There are also moments of either remarkable serendipity or accurate self-awareness, such as in “Hat Tree 2”. Reading the phrase “other language/ clarifies fall / /fill us in”  seems something of a supreme irony, seeing the poet articulate an exhortation the reader has probably been wishing to direct to him from the start. Wonder is not “enough/ for all to guage” (sic.) Sometimes we need something more to wonder at than “words taken out of context / the content of the work / gooseflesh garbage genuine” (Different Chemistry, “6”).

This may seem a harsh estimation of Loydell, but it’s hard to be charitable to a poet when he miss-spells the title of his own collection. Unless “Guage” is supposed to be a nonsense word, or has some deeper meaning that I am unaware of, and isn’t merely a miss-spelling of Gauge, as the quote from “Hat Tree 2” would suggest.

Poetry has for too long held a reputation of being difficult and requiring hard work to understand. Perhaps with a little deeper reading, the meaning in these poems would become apparent, but if one believes that poetry should be an accessible medium to all, then they seem unhelpful to say the least. Modern Poetry does not want to pick up the same negative and elitist connotations as are sometimes attached to Modern Art (e.g. in the public image of The Turner Prize), but with these collections Loydell is in danger of doing just that.


11 thoughts on “Different Chemistry / Guage by Rupert M. Loydell

  • January 25, 2011 at 4:11 pm

    ‘Guage’ is half of the word ‘language’ – Guage is part of a plunderverse project which Stephen Betts collected work for but which was never published. All the texts in Guage were plundered from Betts’ own texts.

    Pointillism and join-the-dots is about right; I have no problem with that as a writing/reading concept, nor with the idea of poetry drawing on the visual arts, or being a visual form [cf concrete poetry etc].
    yes, ballad implies narrative. Is there any reason that narrative can’t be assembled by the reader though?
    And might the ‘alone’ bit of the subtitle also change the idea of a narrative?
    Readers might be interested to know there are 5 Ballads of the Alone sequences, each about/from a different photographer’s work. No 5 is due to appear shortly in University Salzburg Review.

    • January 29, 2011 at 11:45 am

      “yes, ballad implies narrative. Is there any reason that narrative can’t be assembled by the reader though?”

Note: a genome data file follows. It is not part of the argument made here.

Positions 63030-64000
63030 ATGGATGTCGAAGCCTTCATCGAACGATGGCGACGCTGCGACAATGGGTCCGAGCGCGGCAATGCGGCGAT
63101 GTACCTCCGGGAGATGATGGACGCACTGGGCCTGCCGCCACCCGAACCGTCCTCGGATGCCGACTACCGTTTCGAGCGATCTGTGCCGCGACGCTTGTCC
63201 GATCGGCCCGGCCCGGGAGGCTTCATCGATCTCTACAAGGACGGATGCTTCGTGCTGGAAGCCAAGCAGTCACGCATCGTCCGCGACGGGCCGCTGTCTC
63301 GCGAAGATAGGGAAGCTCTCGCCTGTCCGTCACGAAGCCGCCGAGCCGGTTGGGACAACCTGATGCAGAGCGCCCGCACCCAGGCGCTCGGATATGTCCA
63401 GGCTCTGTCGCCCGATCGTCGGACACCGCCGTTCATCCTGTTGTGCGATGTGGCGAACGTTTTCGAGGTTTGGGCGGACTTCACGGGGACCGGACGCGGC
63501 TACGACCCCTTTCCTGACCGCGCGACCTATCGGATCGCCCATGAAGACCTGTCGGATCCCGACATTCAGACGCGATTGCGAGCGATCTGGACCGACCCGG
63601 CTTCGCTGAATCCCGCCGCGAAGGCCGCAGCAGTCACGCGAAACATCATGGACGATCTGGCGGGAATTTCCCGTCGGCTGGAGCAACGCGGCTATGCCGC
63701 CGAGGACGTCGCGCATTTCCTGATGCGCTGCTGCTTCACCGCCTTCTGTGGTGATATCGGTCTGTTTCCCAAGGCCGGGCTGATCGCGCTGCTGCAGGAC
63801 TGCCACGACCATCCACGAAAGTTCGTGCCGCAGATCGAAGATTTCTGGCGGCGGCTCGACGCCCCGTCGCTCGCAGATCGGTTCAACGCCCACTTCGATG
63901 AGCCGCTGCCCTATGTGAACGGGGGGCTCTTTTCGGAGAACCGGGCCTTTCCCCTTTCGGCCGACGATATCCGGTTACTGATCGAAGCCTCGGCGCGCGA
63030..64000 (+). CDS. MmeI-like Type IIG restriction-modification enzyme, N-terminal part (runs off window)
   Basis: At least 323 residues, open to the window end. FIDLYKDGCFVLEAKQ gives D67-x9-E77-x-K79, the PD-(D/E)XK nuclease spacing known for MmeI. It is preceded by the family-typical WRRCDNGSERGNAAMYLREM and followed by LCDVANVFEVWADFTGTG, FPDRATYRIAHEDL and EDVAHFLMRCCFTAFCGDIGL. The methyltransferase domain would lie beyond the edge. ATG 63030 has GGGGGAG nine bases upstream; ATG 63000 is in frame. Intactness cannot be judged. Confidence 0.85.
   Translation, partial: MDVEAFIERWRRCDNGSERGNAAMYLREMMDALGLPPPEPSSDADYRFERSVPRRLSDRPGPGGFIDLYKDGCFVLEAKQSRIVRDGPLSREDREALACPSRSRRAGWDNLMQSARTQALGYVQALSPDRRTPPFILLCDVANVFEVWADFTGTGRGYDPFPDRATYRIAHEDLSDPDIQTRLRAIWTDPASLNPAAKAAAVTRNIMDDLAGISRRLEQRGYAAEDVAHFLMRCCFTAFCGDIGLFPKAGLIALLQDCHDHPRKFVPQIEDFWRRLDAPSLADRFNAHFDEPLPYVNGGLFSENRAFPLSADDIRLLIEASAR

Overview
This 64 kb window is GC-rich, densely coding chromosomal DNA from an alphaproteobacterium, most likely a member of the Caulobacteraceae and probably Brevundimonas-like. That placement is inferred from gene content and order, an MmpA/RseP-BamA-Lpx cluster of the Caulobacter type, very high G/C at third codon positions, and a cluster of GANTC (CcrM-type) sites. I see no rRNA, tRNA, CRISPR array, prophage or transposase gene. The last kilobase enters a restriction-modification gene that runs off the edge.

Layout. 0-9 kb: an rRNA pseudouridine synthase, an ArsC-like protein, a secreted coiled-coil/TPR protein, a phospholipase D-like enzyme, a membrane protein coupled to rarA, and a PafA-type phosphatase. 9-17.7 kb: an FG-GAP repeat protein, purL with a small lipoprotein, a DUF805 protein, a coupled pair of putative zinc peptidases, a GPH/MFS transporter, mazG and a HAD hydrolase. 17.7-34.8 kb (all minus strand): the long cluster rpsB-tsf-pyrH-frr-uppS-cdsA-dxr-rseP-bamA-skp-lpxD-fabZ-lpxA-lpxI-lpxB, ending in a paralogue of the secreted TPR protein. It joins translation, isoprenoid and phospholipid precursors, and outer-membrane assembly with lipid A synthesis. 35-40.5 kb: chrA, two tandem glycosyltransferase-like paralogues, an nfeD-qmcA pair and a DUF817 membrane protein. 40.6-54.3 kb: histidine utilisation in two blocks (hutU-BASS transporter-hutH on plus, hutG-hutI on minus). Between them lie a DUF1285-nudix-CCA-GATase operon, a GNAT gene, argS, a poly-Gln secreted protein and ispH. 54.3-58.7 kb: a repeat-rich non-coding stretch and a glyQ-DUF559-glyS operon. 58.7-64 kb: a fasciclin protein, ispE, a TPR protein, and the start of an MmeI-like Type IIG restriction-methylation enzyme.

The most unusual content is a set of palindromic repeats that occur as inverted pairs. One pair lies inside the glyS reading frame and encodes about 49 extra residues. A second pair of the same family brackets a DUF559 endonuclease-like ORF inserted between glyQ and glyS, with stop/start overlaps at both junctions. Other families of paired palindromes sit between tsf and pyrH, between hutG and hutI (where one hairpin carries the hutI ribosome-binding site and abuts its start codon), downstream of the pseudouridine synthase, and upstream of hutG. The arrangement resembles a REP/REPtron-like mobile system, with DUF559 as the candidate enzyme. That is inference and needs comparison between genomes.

There is a very good reason: assembling the poem is rather the job of the poet, isn’t it? Or else why write the poem in the first place? I appreciate that the best readers will always bring a little of themselves to the poem, and the best poets will leave them space to do so, but there is so much space in these poems that it’s almost all space and no substance. To continue with the art metaphor; it’s not a Picasso, it’s a paint by numbers, crucially, without the numbers.
      I think it unlikely in the extreme that a reader who was not previously informed could have picked up on the “Guage” being half of language – especially when the context in which it was used in “Hat Tree 2” really made it seem like it was a miss-spelling. When that fact is mentioned, it does bring more to the text, which makes me wonder why on earth it wasn’t included, alluded to, or made more explicit in the text itself.
      Poetry – to my mind – is great because it is a fantastic medium through which to convey emotion, sensation, feeling and meaning; the important word being “convey”. According to Barthes, the author is dead, so if the reader requires more authorial input than what is already in the text in order to comprehend its meaning, then the text is at fault. And, I’m sorry, but I ascribe to Barthes’ viewpoint.

  • January 26, 2011 at 1:29 am

    I don’t happen to think it is helpful going too far in conflating the visual and the verbal, and to my reading Loydell’s piece works well on its own terms, rather than aiming for some putative realisation of visual effects in linguistic equivalence. There is a writerly pace, character and resonance to the Loydell text, albeit taking off from the Witkin source, that I don’t feel Campbell has entirely picked up on.

  • March 6, 2011 at 4:31 pm